Look no further for the answers to your burning questions about editing in bite-sized answers.
For more detailed responses, the hyperlinks will take you to the applicable blog post. You can also jump directly to the blog below which might answer some questions not listed here.
Why do I need an editor? Can't I just use a grammar checker/spell checker?
Everyone who is hoping to publish a high-quality book needs an editor, even authors who are professional editors. There are two reasons for this.
1) While grammar checkers can help with typos, these programs don't address big picture elements of the text, which means they can't help with the structure of the narrative. From a stylistic standpoint, these software are programmed to follow generic conventions, which have a tenancy to make all writing sound the same, eliminating the author's voice.
2) Unless your intended audience is machines, knowing how other humans respond to your work is essential in determining if it's effective or not. An editor is a trained professional. This means they can give a more measured and nuanced opinion of your manuscript than the average reader.
Do I need a big-picture edit (manuscript evaluation/structural edit) before a copy edit?
It is highly recommend to get a big-picture edit done before a copy edit. No amount of polish in the copy edit can solve major problems with a story's structure, and if a copy edit is performed before a structural edit, it will likely have to be redone as the manuscript's content shifts.
What's the difference between a manuscript evaluation and a structural edit? Which one should I choose?
The short answer is the amount of work the editor does on the manuscript. Both services address the big picture elements and give feedback on the same things. However, a structural edit works directly on the manuscript, including commenting on specific sections and adding or deleting material. An evaluation provides feedback in an editorial report. As a result, structural edits provide more specific guidance than a manuscript evaluation.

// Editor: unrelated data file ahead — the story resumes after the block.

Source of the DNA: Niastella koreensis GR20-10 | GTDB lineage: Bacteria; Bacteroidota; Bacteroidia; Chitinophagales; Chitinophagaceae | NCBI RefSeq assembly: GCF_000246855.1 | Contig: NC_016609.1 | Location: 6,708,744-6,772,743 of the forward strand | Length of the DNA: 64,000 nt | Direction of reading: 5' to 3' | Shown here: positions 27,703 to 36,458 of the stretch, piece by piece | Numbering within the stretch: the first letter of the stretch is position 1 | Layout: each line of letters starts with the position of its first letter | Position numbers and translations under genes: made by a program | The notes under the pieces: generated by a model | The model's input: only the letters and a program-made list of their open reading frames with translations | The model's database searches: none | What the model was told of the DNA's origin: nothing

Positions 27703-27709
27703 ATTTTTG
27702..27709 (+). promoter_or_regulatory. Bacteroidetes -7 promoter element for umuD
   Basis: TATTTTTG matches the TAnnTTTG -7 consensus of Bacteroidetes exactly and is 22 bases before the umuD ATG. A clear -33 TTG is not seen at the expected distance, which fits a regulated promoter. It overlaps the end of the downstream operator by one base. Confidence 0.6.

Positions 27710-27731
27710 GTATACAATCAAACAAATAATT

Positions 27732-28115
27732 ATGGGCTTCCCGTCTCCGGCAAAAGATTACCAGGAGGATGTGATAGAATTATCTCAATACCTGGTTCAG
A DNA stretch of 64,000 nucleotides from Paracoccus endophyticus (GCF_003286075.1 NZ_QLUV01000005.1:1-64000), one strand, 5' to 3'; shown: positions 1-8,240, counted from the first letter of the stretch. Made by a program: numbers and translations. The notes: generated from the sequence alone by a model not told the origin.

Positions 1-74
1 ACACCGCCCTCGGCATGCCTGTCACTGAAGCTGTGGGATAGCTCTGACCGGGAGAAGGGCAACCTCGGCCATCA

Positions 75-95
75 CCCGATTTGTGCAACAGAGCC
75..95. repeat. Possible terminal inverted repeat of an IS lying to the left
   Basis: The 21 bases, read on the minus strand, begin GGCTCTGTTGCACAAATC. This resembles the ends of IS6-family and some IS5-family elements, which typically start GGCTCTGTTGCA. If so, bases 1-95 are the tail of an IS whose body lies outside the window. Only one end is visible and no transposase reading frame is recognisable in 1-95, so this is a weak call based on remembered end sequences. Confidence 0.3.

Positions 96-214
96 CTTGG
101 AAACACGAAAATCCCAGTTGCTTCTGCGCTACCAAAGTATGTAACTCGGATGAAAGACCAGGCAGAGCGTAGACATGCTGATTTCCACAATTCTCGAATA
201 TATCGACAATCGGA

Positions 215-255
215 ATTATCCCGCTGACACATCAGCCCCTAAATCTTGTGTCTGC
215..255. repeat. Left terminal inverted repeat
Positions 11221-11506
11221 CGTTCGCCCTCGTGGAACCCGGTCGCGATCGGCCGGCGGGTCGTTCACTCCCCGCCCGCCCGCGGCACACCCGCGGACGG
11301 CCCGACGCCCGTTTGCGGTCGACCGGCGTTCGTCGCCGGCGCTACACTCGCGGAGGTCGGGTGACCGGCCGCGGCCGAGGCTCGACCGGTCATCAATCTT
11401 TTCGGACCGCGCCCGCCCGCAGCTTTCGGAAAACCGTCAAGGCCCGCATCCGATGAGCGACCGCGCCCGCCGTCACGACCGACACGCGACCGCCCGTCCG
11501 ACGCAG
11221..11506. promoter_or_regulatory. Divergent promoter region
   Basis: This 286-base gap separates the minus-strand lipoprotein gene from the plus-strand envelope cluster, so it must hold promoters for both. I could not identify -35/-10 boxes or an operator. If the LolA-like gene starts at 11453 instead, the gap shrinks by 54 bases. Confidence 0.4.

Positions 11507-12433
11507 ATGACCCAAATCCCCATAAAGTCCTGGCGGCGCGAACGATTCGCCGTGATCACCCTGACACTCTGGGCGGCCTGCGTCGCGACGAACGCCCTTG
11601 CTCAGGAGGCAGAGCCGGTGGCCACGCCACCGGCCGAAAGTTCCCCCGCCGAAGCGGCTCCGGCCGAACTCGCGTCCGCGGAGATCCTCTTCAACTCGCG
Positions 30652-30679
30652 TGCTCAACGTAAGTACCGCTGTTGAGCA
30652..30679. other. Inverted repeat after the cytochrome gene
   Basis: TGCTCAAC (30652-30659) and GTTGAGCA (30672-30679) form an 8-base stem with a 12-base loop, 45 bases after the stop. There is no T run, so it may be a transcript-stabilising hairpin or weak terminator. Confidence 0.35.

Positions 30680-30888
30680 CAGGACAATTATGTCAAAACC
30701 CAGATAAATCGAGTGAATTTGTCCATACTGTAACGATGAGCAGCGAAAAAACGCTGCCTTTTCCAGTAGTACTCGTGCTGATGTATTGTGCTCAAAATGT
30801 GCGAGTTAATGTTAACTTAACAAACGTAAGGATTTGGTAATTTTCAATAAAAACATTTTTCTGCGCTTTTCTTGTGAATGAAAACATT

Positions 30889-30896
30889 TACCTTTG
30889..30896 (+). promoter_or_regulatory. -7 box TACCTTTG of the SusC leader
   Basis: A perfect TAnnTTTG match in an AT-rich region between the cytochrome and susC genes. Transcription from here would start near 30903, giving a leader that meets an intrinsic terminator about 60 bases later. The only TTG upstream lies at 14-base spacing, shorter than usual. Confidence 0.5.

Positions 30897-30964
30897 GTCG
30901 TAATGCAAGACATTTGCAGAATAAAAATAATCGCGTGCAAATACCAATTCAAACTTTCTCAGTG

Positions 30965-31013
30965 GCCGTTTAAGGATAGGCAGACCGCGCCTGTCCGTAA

For a detailed overview of the differences between a manuscript evaluation and structural edit, please visit the blog.
What is the difference between a copy edit and a proofread?
The main difference between a copy edit and a proofread is that a copy edit is done on the manuscript once the structural work is finished to fix mechanical errors like spelling and grammar. This is usually done in Word, but can be done in other word processing programs or on a hard copy. A copy edit is not performed on formatted text. A proofread is done once the text has been formatted and laid out for print. In addition to fixing mechanical errors in the text, proofreading also looks at the layout and design to flag any issues with the formatting or errors in elements that aren't present at the copy editing stage, such as headers/footers, folios and images. This is usually done on a PDF. At the proofreading stage, usually only major errors to the text are corrected. Things like style, syntax and flow are addressed in the copy edit.